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In your medical malpractice case, the judge orders the defense to turn over their medical records, but they refuse to comply with this court’s order. Is there a penalty for the defense refusing the judge’s order and complying with it?

In your medical malpractice case, the judge orders the defense to turn over their medical records, but they refuse to comply with this court’s order. Is there a penalty for the defense refusing the judge’s order and complying with it?

The Defense does not Comply with the Court Order

The defense has been told to turn over certain medical records, and they ignore the judge’s order. In such a situation, what can the plaintiff’s lawyer do if defense continues to ignore the court’s order? The plaintiff’s lawyer can mention this during a conference with the court, and tell the judge that the defense has failed to follow the order of turning over the medical records.

The judge will then ask the defense why they have failed to comply with the order, and the defense lawyer will give some explanation or excuse. The judge then might give the defense additional time for them to obtain the medical records and turn them over to the plaintiff.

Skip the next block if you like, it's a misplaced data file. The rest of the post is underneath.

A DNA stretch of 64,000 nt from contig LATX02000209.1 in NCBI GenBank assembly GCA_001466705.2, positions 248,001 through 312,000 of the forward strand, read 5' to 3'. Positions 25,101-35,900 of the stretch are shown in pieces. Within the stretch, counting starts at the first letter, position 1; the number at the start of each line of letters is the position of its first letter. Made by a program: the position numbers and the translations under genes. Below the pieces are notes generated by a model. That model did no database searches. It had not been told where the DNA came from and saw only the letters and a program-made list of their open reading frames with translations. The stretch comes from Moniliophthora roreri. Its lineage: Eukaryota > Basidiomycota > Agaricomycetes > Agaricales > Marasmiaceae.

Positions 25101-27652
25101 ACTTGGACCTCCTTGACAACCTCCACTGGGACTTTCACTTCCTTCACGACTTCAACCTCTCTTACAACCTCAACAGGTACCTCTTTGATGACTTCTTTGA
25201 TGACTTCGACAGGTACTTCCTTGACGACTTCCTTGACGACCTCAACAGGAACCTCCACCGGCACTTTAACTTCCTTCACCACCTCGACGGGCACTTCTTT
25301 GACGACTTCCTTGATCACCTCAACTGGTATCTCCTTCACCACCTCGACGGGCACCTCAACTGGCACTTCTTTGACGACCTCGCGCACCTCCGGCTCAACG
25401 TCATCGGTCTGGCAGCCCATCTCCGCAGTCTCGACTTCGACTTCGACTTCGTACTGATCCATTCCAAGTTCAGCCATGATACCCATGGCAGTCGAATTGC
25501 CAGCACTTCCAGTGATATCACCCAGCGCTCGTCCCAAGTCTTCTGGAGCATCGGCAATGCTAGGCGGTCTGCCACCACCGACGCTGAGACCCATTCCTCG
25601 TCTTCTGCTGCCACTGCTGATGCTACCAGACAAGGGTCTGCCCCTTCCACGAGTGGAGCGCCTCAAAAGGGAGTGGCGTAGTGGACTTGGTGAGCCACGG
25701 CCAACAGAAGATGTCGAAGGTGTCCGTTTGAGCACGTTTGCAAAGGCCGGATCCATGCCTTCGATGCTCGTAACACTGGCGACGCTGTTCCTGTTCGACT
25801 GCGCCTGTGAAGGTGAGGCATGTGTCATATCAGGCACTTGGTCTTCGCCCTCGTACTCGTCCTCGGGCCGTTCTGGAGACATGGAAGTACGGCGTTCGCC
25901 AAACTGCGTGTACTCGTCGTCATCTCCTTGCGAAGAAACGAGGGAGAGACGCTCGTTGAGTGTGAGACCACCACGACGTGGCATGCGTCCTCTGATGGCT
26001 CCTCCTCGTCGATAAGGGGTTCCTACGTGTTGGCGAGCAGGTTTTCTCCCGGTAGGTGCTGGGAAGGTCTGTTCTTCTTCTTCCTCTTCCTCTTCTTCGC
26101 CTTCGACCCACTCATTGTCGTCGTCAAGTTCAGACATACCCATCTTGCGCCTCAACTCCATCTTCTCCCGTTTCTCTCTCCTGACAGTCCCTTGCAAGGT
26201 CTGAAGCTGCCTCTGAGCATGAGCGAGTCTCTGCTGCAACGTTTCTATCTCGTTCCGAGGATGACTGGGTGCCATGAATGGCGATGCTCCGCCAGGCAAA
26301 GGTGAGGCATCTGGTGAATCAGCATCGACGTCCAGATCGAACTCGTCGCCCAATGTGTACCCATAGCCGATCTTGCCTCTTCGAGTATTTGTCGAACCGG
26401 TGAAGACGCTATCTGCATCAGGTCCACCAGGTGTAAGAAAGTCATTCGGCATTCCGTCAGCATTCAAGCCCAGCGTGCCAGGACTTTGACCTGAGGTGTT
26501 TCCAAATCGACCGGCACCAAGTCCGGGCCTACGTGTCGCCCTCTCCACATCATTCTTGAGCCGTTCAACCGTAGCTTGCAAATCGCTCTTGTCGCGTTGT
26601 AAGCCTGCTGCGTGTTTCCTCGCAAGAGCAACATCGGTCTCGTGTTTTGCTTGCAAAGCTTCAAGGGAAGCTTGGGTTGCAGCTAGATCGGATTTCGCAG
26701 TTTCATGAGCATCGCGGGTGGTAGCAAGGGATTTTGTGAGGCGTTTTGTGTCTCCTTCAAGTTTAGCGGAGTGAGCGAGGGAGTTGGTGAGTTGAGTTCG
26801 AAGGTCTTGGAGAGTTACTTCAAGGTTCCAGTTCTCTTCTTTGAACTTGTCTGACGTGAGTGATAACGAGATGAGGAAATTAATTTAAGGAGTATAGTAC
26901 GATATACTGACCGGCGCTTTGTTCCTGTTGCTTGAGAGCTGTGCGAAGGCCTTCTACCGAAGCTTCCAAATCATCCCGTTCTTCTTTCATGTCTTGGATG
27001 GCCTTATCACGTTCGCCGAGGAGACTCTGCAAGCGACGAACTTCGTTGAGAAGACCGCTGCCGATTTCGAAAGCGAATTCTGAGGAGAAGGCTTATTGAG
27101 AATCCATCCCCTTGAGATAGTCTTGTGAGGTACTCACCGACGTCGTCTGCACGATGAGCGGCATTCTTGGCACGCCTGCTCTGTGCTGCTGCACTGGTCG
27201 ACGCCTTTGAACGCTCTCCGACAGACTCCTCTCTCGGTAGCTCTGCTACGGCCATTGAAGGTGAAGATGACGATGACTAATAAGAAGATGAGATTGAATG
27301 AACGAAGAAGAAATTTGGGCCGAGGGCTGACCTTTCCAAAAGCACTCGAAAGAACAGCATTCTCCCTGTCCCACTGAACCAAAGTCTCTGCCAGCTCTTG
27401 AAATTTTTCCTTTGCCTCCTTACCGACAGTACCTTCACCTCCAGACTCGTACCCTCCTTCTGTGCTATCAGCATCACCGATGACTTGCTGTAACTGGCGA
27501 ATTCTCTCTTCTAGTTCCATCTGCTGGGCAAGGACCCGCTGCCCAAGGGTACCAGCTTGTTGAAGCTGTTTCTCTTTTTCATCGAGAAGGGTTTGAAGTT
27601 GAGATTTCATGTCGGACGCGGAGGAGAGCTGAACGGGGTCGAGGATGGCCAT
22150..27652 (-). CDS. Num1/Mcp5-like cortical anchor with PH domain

However, even after several months if the defense has not turned over these records, the judge will again ask the defense at a court conference why they have not yet complied with the order. The defense might come up with some other excuse or explanation, and this can really frustrate the plaintiff. The plaintiff’s lawyer can now ask the judge to take some extreme measures, like striking the defense’s answer.

What is the Answer?

When a medical malpractice case is started, the plaintiff has to serve a document known as complaint, which are allegations. This document will tell that somebody did something wrong, and they violated the basic standards of medical care. The defense will have to prepare a document called answer, which provides answers to the allegations.

Striking the Answer

Now if the judge goes ahead and strikes the defense’s answer, it would mean that the plaintiff has won the case, he will not have to go to trial, and prove that he is more likely right than wrong. Then the entire case shifts to damages, which is how much compensation the injured victim is entitled. Hence, if the judge strikes the answer of the defense because the defense has failed to comply with the court’s order several times, the case would practically be over and ruled in favor of the plaintiff.

Not complying with the order of the judge is not a positive thing. The judge might ask reasons and explanations for the non-compliance and give additional time, the first one or two times. However, if the defense repeatedly does not comply with the order, the judge may take strict measures, and the most drastic step would be to strike the defense’s answer. This would practically end the case, as the plaintiff no longer has to prove that he is more likely right than wrong at trial. The only aspect remaining is for the jury to come up with a compensation figure, and settle the case.

Therefore, if the judge has ordered something, it is best to comply with the judge’s demand, or have an outstanding and pivotal reason for your noncompliance.